At the Conference on Development Financing
21 March 2002
Ladies and Gentlemen,
It is a privilege to be with you today. Let me thank and congratulate our hosts, Mexico, and all those who have worked so hard to bring this Conference to a success.
Our meeting is an important step in history's march towards truly universal, truly humanised development. We have set bold goals, eradicating poverty, promoting development, and sustaining economic growth. Our challenge is to meet these goals, and meet them soon. I believe we can succeed, if we grasp todayÃ˜Å¸s unique opportunities for change.
First is the unprecedented awareness of our mutual reliance as people and as nations. Today's global markets are driving home a powerful truth. Over the long term, growth for any requires growth for all. Failure of one country can send ripples of crisis around the world.
To act together, to defend our weakest, to raise our poorest, is a moral obligation, and more, it is recognition of our common, economic, and political fate. Truly, the 21st century is an era of shared interests, and mutual benefits. Therein lays our opportunity and our strength. A global burst of communications, technical knowledge, mobility, and economic exchange, is making it possible to work together as never before. We can, and must, organise for change, not only through country-to-country relationships, but also through vigorous multilateral and regional organisations. Indeed, soon in Amman, we will be articulating a common social, political and economic vision for 114 non-aligned countries.
A second opportunity for constructive change is a new and global sense of urgency. For too long, deep pools of poverty, and desperation, have served as breeding grounds for conflict and division. Too many people, especially youth are alienated from all that makes our era, so promising. They perceive an unbridgeable divide between Western haves and worldwide have-nots. In their despair, they are listening to the voices of hatred and violence, instead of freedom and hope.
On September 11, a worldwide alliance was finally roused. Its mission cannot simply, or even primarily, be military. Victory over terror will require economic, diplomatic, and development efforts. We must move quickly, to remedy unfairness, and heal despair. One essential step is a comprehensive lasting solution to the Arab-Israeli conflict. Now, more than ever, it is time to bring justice, peace and hope, to the people of Palestine and Israel. The parameters of the solution are there, so let us act now.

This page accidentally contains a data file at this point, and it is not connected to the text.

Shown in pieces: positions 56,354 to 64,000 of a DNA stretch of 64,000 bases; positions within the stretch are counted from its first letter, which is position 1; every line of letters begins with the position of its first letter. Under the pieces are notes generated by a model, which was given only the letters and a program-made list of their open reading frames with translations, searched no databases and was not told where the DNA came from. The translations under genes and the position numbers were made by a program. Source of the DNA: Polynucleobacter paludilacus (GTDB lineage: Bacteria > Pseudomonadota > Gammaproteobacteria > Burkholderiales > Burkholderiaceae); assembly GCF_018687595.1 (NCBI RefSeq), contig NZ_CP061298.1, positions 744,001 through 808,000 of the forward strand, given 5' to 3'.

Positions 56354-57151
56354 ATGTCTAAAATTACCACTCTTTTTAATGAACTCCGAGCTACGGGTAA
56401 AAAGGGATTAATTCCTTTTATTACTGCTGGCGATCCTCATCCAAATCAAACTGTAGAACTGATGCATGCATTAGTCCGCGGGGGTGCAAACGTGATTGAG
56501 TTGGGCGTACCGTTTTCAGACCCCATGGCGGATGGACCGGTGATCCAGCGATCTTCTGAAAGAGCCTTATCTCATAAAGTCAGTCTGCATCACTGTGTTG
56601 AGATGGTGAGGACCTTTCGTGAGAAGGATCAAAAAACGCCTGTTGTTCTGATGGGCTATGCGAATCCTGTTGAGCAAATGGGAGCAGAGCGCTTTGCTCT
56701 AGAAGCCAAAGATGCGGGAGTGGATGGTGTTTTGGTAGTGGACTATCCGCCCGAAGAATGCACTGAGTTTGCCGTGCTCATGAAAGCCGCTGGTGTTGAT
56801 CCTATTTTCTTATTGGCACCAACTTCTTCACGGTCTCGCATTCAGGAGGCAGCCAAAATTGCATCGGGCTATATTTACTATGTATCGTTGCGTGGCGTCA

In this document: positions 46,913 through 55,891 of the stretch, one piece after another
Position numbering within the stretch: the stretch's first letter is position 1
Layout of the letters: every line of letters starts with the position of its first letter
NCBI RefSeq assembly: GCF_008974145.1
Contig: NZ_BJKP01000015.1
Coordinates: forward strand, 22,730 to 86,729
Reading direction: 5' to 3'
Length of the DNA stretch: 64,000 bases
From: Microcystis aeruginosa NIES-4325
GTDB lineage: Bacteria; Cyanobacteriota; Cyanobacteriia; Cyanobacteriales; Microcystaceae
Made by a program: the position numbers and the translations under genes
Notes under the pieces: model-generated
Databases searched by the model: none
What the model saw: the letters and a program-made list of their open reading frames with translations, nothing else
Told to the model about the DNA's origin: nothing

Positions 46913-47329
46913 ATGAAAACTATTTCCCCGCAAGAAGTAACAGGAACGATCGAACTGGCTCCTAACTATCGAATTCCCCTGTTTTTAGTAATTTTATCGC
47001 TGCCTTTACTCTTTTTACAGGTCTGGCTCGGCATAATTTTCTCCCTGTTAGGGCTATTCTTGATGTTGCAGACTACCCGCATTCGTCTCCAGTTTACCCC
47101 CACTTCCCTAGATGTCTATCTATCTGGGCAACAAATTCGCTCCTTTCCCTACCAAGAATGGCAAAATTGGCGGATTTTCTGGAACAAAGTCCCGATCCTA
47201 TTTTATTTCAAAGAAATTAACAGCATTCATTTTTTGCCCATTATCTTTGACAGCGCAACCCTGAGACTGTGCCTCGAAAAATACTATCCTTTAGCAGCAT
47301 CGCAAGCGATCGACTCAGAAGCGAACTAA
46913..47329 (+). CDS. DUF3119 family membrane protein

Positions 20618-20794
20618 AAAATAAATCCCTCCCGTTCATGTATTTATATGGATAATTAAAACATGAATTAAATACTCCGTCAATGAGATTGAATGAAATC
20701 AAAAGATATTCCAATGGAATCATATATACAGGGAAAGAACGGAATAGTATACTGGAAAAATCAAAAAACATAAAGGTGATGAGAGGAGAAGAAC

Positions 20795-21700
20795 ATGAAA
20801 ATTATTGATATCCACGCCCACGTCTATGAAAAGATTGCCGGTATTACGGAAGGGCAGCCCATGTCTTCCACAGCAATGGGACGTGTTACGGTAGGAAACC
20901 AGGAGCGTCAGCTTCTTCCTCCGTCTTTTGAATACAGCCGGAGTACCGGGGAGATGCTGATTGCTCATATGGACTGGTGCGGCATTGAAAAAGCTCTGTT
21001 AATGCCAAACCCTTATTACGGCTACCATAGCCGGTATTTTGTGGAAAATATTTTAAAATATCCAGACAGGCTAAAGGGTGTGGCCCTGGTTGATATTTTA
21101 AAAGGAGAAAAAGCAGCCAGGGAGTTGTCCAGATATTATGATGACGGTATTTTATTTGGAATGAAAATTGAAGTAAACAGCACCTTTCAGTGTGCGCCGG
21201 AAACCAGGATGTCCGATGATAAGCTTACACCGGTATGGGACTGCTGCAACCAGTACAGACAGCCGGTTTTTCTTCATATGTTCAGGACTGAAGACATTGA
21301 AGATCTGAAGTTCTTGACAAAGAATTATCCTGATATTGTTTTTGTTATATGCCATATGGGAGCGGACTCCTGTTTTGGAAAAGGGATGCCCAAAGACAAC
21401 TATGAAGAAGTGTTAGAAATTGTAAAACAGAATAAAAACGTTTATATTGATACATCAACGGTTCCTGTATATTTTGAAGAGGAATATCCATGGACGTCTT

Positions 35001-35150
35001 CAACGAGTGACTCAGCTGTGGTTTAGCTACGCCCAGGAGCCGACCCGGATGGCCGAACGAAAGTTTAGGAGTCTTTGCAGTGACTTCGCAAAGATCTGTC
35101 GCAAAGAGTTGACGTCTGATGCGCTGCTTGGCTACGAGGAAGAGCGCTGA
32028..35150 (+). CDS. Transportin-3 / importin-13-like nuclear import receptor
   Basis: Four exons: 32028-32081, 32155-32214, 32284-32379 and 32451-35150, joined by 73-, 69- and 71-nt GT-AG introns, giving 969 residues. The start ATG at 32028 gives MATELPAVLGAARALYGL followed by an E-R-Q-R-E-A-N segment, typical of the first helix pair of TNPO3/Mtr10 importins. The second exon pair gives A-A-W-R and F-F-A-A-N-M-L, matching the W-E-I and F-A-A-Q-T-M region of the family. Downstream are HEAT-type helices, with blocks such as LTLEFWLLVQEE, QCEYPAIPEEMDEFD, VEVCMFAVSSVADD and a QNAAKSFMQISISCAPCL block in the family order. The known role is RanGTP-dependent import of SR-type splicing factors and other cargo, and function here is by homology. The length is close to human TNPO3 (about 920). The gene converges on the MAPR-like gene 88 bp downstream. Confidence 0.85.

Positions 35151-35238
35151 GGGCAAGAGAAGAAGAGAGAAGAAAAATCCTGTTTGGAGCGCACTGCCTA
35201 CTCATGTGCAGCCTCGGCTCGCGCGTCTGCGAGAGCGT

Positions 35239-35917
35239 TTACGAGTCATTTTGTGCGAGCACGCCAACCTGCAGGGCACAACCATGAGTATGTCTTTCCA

A third resource is a growing database of effective development strategies. We know that the marketplace is a powerful engine for growth. Countries that participate in global commerce are boosting per capita income and opening new horizons for development. We know that sound domestic policies, good governance, and the rule of law, are key to economic growth. And we know that international financial and technical cooperation is vital. Such cooperation, public and private, serves as a catalyst to launch education, health, and economic initiatives, and put developing countries, on the path to sustainable growth.
Yet, in 2000, developing countries received just 19 per cent of all foreign direct investment inflows, down from 41 per cent in 1994. And in 1999, total Development Assistance, represented a mere 0.2 per cent of the GNP of the developed countries, down from 0.33 percent in 1990. In contrast, the Monterrey Consensus would reaffirm a target for increased direct assistance of 0.7 per cent of the GNP of the developed world. Let us put that figure in perspective. If you divide a year into days, 0.7 per cent equals about two-and- a-half days' production a year. Two-and-a-half days a year, to reach the billions of people who need access to education, jobs, and hope. Two-and- a-half days a year, to support strong, productive societies, free of crushing unsustainable debt, able to move forward with democratic and economic reform. Two-and- a-half days a year, to build stable trading and investment partners, partners, who see that globalisation can be inclusive and desirable.
We have the awareness. We have the urgency. We have the strategies. Now, we must leverage development through the energy of our peoples, and through global cooperation. Leveraging our inter-dependence is the vision of this conference, a vision that humanises economic development through global partnership. It is a vision that will enable us to address fundamental imbalances, and meet the hopes and expectations of peoples around the globe.
Thousands of years ago, the ancient mathematician Archimedes had something to say, about the power of leveraging. "Show me where to stand," said Archimedes, "and I can lift the world." Today, we know where we must stand. We must stand together. And we will lift the world.
Thank you very much.